The street at night was covered with a sheet of rain. It washed down the gutter in a rush, filling the storm drains. It was late, but not so late that the neon was off. The rain washed street reflected the orange and red and blue.
A figure hunched over from the rain, as if hunching over in a hoodie would somehow keep the rain off. The rain would seep right in that cotton whether you were hunched over or standing straight up. The figure paused and started up the concrete steps, cracked with time and slippery from the rain.
Fumbling with the keys, and let into the foyer. Always when it’s raining it feels like a violation to drip on the dry linoleum. Even though it’s cracked and chipped, you bring the rain inside.
Granma’s up, and she always yells down: “Don’t you be dripping on my linoleum!” Where else would you drip? But you’ve always got to answer: “No, ma’am,” or tomorrow there’ll be a long call to mamma, and mamma will tell you to be careful of the linoleum in that tired voice.
Up the stairs to the second floor where the only light is. Granma lives alone in the apartment building, even though the family doesn’t like it. She says the renters are too much trouble, and she likes the apartments empty.
For granma, the apartments aren’t empty. She still remembers all the people who used to live there. Sometimes you can almost hear Mr. Bertucci, who used to sing along with the opera on Sunday afternoons, throwing his windows wide and twirling around his apartment. Madame Pompadour on the first floor with so many Persian cats no one could count them all. On still nights you can almost smell the cats, and once when you came home there was cat hair stuck to your sneaker. Then there was the Vietnamese couple who always cooked the really weird smelling food. Granma loves to tell about the time they invited her to dinner. You’ll huddle around granma’s space heater in her apartment that hasn’t been refurnished since the 1950’s, the upholstery all cracked and patched in places. She tells how they got her to try all those strange dishes. That’s why granma only eats Vietnamese take out now, her old coffee table covered with menus from the take out places. One of them gave her a gold star for being a frequent eater.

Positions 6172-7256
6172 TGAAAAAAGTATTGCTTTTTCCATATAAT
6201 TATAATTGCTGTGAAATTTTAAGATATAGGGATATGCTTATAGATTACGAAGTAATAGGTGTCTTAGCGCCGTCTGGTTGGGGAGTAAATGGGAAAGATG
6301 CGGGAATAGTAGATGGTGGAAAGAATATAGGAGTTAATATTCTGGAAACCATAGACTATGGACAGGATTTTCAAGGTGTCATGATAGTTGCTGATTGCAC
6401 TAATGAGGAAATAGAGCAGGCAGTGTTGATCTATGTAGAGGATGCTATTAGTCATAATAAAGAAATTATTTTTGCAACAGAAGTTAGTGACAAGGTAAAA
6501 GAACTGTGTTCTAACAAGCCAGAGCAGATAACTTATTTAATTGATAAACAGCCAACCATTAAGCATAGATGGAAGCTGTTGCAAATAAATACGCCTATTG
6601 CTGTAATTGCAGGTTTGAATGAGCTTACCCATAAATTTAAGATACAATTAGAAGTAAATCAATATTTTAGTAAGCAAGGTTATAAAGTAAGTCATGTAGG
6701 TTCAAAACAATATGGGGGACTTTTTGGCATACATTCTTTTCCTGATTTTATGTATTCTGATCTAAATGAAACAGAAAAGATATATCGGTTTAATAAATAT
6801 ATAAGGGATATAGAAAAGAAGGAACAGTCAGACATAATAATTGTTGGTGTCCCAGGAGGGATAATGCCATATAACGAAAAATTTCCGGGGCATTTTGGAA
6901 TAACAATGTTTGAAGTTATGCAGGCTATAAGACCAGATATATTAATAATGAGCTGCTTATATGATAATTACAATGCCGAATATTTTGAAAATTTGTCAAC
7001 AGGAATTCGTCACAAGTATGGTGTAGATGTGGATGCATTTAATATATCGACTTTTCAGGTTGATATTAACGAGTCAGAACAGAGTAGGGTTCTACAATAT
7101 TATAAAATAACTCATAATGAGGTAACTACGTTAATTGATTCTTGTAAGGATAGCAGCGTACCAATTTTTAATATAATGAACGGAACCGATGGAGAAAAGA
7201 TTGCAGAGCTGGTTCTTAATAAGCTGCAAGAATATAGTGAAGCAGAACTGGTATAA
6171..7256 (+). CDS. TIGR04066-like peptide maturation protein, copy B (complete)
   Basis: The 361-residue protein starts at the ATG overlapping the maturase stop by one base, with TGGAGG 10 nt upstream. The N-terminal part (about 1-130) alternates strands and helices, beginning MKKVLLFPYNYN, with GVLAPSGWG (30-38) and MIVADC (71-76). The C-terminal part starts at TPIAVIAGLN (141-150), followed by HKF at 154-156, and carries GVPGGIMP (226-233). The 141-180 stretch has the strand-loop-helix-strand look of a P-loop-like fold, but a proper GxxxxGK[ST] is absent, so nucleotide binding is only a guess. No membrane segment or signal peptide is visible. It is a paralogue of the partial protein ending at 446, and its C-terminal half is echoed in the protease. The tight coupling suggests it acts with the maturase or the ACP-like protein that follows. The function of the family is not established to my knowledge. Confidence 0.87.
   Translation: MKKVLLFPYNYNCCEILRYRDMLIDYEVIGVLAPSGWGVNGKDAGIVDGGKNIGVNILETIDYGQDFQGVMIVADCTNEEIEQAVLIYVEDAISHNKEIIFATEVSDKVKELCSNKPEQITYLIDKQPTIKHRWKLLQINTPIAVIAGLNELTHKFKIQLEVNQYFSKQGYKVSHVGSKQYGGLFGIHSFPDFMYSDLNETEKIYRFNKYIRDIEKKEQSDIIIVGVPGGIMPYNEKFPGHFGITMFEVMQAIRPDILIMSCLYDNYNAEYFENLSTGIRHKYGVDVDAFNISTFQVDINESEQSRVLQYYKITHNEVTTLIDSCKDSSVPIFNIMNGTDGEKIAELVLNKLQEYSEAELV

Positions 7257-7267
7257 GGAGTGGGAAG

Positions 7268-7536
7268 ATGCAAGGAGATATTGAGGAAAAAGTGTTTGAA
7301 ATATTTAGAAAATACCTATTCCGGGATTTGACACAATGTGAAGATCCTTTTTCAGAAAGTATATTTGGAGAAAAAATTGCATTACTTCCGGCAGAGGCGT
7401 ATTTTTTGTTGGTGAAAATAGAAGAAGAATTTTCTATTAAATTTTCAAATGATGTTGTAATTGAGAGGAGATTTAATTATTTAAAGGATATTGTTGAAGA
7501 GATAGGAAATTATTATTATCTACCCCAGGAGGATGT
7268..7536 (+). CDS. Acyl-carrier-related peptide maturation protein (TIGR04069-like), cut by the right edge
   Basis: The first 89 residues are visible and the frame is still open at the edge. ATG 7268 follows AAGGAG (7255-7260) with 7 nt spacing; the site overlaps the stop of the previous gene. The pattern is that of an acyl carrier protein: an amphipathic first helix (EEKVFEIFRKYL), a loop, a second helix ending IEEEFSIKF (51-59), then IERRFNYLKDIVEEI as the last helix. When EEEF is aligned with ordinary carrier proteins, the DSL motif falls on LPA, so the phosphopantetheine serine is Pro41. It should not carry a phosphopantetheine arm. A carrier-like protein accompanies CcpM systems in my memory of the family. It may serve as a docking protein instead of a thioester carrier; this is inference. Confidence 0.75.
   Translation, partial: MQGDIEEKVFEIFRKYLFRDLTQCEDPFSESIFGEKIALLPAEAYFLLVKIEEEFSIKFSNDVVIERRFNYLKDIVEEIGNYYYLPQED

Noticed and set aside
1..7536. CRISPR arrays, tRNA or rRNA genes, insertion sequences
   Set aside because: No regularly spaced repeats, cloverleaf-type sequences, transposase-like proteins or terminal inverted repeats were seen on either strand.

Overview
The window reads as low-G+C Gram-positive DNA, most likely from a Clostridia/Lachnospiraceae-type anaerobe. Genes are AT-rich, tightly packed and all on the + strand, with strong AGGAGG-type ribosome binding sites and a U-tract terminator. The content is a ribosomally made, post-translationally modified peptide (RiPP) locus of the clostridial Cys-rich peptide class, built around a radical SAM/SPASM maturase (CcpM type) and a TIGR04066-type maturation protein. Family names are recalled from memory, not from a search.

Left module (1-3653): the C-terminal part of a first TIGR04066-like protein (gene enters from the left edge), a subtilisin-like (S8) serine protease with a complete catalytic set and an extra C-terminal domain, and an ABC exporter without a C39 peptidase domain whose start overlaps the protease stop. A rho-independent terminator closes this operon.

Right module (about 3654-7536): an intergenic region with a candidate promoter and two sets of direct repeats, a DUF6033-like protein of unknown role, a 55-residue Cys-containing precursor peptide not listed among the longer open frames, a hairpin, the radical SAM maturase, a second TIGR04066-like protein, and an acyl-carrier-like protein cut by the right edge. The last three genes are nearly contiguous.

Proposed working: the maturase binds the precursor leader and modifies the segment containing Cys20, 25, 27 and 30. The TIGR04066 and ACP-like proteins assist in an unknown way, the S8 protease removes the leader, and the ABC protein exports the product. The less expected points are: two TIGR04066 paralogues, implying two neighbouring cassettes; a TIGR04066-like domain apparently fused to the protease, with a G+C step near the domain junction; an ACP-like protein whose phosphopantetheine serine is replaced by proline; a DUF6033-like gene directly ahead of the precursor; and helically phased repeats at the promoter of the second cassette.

The apartment house isn’t empty for granma. It’s full of memories and sounds from another time. You listen to her talk while you wait for mom to get off the swing shift at the five and dime, the last one left in the city.
Then you hear mom honking and head down the stairs, forgetting the sweater drying on granma’s radiator. As she drives home, momma talks about the people she remembers from granma’s apartment. For a little while, she looks younger and not as tired.
Maybe life isn’t made up of the big things. Maybe life is made up of the little things that we remember.
- THE ONLY GOOD THING MY GRANMA EVER DID- she birthed my father (alygeorges.wordpress.com)
- Grapes of Wrath: Chapters 13-23 (readingtrek.wordpress.com)